Edition 9 of this Briefing included a reminder that responsibility for the oversight of the UK consumer credit regulatory regime transferred from the Office of Fair Trading (OFT) to the Financial Conduct Authority (FCA) on 1 April 2014. The FCA has made some additional information on the consumer credit regime available on its webpages to coincide with the introduction of the new regime and provide guidance to firms seeking permissions and authorisations under the new regime, which comprises:

  • A Direction for firms with interim permission setting out when firms wishing to carry on consumer credit activities need to apply for FCA authorisation or a variation of current Part 4A FSMA permission. In Section 9, the FCA sets out details of the application periods which will run from 1 October 2014 until close of business on 31 March 2016. Appointed representatives cannot take office until their respective principal(s) have been granted permission. The Direction also provides other information to firms not wanting to apply for authorisation (i.e. those wishing to cease credit-related regulated activities) and how to change an application period by deferring or bringing it forward (with the last application period to start on 1 January 2016, with all applications to be received by 1 April 2016). The FCA will write to all firms with interim permission by 1 May 2014 to confirm their application period, and provide details of how to apply (most applications will be made online). Firms wishing to apply for permission for activities not covered by their interim permissions (as well as new applicants) must make a fresh application to the FCA anytime from 1 April 2014. The FCA has also published a set of Frequently Asked Questions (FAQs) on its webpage relating to authorisation, and has updated its consumer credit FAQs to include information on 'inflight applications' (applications dealt with by the OFT before 1 April 2014).

  • A series of detailed guidance notes to assist firms in their new applications for authorisation, which are intended to be read alongside the full information provided in the Consumer Credit Sourcebook section of the FCA Handbook, aimed at:

    • Full consumer credit firms: (for firms that carry on "higher-risk" consumer credit activities, including consumer lenders and firms providing hire-purchase and conditional sale agreements, credit brokers, debt adjusters, debt counsellors, debt collectors, administrators etc). The detailed information required by the FCA from full consumer credit firms includes the products the firm intends to sell, how it trades, its legal status, address and contact details, trading names, required permissions, whether it intends to hold client money, history of applicant (including refusals or revocations of previous licences), fees declaration, the applicant's business plan, financial resources, opening and closing balance sheets, systems and controls, compliance monitoring, and numerous other pieces of information.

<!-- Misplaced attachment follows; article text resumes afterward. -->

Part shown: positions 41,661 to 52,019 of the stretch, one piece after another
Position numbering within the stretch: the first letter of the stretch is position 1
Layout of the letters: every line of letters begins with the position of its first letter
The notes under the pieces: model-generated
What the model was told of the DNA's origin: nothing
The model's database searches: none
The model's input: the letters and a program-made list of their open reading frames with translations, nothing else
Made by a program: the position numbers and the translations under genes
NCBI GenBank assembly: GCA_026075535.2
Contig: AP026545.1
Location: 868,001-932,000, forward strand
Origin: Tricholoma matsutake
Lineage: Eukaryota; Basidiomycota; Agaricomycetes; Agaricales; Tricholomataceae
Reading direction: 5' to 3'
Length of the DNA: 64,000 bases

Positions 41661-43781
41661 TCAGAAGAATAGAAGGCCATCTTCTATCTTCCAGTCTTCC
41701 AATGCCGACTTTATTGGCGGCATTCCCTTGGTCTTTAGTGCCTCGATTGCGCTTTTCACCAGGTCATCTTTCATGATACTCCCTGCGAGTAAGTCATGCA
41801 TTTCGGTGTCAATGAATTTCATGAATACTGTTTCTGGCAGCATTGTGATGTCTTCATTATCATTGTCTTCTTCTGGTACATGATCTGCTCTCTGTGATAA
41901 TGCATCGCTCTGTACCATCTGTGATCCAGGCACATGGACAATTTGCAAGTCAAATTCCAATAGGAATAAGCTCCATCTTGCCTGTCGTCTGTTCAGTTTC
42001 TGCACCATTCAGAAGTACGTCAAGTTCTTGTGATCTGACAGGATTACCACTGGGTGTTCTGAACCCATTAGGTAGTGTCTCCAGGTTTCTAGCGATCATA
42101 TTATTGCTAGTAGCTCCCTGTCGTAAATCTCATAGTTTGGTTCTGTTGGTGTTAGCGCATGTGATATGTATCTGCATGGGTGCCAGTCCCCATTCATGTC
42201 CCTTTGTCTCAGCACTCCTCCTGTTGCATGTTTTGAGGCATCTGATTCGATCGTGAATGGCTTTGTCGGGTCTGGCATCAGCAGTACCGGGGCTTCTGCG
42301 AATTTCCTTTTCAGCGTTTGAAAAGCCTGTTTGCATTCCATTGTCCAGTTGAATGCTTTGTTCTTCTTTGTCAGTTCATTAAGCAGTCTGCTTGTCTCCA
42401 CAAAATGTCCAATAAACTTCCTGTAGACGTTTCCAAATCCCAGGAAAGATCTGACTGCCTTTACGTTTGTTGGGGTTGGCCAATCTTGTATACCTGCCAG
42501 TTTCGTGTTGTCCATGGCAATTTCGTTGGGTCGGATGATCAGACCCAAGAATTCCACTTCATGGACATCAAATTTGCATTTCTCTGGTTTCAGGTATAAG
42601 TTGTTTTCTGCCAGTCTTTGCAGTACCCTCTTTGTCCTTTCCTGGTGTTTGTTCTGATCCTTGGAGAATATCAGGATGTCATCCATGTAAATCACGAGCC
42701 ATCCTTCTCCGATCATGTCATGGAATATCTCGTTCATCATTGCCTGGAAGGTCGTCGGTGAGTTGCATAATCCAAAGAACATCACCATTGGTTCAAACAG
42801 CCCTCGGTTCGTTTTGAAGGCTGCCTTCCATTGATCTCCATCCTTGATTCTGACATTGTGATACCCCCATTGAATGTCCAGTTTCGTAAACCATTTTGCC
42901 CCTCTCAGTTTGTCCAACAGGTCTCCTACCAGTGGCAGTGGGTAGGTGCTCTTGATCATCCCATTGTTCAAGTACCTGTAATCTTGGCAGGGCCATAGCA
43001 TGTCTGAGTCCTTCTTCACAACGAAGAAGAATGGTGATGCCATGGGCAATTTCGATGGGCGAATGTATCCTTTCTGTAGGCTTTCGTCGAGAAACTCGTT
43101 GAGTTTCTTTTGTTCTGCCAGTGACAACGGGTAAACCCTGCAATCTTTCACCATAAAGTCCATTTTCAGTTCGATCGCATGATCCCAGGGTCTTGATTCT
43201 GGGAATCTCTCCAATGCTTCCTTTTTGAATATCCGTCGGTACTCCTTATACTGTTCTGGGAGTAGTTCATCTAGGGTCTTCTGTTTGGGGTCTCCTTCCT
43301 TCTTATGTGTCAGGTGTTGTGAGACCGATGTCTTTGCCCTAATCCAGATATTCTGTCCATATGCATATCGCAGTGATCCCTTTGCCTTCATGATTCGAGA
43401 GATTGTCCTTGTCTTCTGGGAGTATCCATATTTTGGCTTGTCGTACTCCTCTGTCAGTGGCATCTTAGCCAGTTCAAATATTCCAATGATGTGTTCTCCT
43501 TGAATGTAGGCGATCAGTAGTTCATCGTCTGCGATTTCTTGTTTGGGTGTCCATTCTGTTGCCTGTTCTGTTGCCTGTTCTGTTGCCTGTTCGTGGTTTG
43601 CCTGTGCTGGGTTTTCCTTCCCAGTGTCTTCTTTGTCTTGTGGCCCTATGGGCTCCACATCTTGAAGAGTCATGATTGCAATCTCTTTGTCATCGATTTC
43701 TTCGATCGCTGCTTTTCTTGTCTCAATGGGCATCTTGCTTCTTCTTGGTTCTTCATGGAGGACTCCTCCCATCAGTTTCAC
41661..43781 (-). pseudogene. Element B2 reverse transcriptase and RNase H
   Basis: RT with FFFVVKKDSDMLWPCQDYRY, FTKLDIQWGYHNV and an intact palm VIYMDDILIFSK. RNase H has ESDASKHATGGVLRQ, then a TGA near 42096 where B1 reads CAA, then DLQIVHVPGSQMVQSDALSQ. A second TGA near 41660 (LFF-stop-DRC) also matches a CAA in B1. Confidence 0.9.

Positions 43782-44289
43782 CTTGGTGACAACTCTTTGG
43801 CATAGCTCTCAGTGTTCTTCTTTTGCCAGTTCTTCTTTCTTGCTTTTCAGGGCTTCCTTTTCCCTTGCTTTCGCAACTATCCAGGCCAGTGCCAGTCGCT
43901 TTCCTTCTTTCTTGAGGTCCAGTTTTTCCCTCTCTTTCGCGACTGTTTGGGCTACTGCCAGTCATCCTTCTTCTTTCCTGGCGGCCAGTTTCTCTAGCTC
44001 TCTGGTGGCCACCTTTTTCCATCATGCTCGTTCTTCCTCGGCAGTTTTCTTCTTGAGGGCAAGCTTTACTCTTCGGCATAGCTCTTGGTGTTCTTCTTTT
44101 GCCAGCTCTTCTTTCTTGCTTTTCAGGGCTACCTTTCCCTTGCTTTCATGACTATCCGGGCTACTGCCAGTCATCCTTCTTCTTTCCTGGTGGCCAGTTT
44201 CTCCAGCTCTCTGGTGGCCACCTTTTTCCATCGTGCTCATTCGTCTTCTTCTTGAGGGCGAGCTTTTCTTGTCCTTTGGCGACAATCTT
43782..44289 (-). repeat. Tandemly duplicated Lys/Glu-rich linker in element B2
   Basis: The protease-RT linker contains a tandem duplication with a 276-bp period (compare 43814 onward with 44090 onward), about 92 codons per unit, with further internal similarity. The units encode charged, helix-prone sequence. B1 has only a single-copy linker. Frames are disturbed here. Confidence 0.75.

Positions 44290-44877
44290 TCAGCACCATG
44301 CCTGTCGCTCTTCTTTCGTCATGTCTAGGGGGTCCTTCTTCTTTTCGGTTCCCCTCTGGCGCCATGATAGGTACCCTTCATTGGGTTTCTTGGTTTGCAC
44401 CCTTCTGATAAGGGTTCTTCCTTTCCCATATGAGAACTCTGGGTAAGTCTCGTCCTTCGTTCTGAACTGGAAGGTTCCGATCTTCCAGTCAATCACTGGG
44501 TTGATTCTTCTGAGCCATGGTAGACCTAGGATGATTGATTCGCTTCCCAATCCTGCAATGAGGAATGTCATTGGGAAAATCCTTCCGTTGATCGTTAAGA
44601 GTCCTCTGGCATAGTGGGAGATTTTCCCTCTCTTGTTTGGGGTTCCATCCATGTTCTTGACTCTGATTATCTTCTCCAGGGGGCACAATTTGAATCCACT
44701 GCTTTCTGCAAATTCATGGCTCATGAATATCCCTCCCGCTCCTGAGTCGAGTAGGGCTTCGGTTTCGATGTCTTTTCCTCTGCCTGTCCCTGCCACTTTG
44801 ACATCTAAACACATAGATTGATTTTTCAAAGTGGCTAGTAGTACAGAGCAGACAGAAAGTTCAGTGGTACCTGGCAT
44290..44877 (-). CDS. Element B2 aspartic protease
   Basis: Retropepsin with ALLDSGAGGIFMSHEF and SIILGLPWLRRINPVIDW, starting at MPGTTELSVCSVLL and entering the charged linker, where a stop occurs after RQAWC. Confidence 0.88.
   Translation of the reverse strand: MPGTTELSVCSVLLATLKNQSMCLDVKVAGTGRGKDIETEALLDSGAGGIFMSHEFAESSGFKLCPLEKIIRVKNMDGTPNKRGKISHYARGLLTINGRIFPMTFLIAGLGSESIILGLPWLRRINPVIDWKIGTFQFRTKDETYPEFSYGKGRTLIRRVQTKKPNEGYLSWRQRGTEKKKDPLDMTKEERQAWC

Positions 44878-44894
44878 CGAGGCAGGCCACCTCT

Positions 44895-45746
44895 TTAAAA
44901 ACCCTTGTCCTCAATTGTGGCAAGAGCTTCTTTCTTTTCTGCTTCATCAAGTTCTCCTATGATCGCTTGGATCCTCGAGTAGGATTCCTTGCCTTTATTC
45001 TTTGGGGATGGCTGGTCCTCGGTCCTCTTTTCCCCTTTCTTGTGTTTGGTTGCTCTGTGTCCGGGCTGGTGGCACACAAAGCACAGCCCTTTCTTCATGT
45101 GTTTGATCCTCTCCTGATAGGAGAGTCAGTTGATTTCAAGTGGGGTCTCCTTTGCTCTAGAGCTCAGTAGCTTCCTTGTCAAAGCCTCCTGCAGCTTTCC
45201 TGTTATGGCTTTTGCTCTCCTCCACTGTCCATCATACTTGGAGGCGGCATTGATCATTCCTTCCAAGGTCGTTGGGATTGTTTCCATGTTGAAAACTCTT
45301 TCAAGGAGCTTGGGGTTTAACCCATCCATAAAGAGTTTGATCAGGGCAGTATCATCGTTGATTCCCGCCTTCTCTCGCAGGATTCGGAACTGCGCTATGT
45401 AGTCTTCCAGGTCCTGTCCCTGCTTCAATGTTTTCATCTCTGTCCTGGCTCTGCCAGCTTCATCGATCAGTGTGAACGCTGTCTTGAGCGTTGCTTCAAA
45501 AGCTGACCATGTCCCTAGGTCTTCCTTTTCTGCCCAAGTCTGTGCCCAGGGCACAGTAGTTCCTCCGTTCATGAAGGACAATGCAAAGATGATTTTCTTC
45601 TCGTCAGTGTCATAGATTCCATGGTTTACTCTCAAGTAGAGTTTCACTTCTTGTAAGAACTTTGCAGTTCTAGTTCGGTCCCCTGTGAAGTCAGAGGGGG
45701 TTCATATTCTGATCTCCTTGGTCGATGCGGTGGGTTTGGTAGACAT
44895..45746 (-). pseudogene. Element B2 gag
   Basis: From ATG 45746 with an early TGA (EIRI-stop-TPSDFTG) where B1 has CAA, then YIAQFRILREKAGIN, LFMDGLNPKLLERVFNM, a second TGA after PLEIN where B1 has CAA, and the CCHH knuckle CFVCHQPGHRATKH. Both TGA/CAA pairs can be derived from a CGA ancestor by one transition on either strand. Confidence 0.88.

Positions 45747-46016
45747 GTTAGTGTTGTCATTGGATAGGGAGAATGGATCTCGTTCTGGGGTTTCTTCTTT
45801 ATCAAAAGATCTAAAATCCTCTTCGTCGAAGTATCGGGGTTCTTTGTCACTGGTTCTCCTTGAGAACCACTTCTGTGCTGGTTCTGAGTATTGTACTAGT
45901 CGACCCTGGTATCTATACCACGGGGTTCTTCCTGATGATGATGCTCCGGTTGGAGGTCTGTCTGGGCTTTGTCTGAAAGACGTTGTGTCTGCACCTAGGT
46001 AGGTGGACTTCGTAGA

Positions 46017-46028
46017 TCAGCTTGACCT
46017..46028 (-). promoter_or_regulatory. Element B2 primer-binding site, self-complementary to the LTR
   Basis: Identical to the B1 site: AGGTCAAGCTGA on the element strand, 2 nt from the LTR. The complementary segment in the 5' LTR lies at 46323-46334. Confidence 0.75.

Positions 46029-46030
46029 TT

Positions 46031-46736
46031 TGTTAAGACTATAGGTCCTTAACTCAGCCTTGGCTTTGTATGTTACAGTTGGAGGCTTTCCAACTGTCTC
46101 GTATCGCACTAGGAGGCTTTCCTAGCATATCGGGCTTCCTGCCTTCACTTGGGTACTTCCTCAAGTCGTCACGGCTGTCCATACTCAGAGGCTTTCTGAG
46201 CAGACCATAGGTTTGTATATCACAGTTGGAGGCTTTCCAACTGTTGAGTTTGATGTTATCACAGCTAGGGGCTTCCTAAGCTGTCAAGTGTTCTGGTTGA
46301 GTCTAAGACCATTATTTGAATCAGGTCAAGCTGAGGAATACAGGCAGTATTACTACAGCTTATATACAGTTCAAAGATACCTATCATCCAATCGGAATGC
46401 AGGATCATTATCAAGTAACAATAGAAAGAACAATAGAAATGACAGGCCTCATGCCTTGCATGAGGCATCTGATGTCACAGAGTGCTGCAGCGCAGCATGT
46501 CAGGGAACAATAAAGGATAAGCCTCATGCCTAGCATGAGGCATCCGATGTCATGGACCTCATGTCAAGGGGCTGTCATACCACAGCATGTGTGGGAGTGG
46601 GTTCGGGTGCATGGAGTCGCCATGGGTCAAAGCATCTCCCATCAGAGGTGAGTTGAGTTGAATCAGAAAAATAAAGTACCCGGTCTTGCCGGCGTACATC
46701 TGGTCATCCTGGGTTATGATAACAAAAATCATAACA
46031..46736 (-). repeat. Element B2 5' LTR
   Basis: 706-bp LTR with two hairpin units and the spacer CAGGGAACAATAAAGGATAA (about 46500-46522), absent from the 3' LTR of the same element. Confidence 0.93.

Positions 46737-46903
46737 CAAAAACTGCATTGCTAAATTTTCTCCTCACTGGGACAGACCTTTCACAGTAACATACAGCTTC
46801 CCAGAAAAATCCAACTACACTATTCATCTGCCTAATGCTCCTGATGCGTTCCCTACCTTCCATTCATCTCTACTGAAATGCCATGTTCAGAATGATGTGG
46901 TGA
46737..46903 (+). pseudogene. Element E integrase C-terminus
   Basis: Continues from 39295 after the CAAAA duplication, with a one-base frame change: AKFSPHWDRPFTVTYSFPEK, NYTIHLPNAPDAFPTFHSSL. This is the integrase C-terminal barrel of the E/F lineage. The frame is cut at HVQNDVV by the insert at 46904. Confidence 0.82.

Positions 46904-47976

• Limited consumer credit firms: (for firms that carry on "lower-risk" consumer credit activities, including those providing consumer credit on an ancillary basis where their main business is selling goods or non-financial services). It is expected that UK Special Purpose Vehicles (SPVs) will be able to apply for limited permission, but there is nothing in the FCA's published material that confirms this. The information required by the FCA from limited permission firms applying for authorisation is almost as detailed as that required for full consumer credit firms, save for the financial resources information.

    • Consumer credit sole traders: which reflects the different information to be gathered from an individual as opposed to a firm, such as personal information, national insurance number, passport number, address history, previous names, directorships, employment status and history, fitness and propriety, civil and criminal proceedings, business and employment matters and regulatory matters.

  • The Consumer Credit Register, an extremely useful public record of firms that have interim permission to carry out consumer credit activities (which can be searched to check on the regulated status of any firm, including a UK SPV), and an accompanying webpage providing details about how to use the Register. Once firms are granted full authorisation by the FCA they will be moved from the Consumer Credit Register to the wider Financial Services Register.

  • A Guide explaining how the FCA defines "consumer credit income", to help firms use the fees calculator to estimate their consumer credit periodic fees, for the purposes of reporting those figures to the FCA.

Entities holding existing UK consumer credit licences (including SPVs) will have already been contacted by the FCA to make them aware that those licences lapsed on 31 March 2014, and that interim permission must be held by those wishing to carry on consumer credit business after that date. Now that 1 April 2014 has passed, the FCA will begin considering whether to grant previous licence-holders full authorisation, in a process that will be completed by 1 April 2016. As mentioned above, all applicants for authorisation new to the industry from 1 April 2014 (including new UK SPVs, to the extent a licence is deemed necessary) will have to apply to the FCA for full authorisation from that date, in a process that could take up to six months. Prospective applicants are advised to approach the FCA at as early a stage as possible in the application process, to ensure that the process does not unnecessarily delay any transactions.

Useful links

Financial Conduct Authority, Consumer Credit Pages and Consumer Credit Sourcebook FCA Direction for firms with interim permission Guidance note: Full consumer credit firms Guidance note: Limited consumer credit firms Guidance note: Consumer credit sole traders Consumer Credit Register and accompanying webpage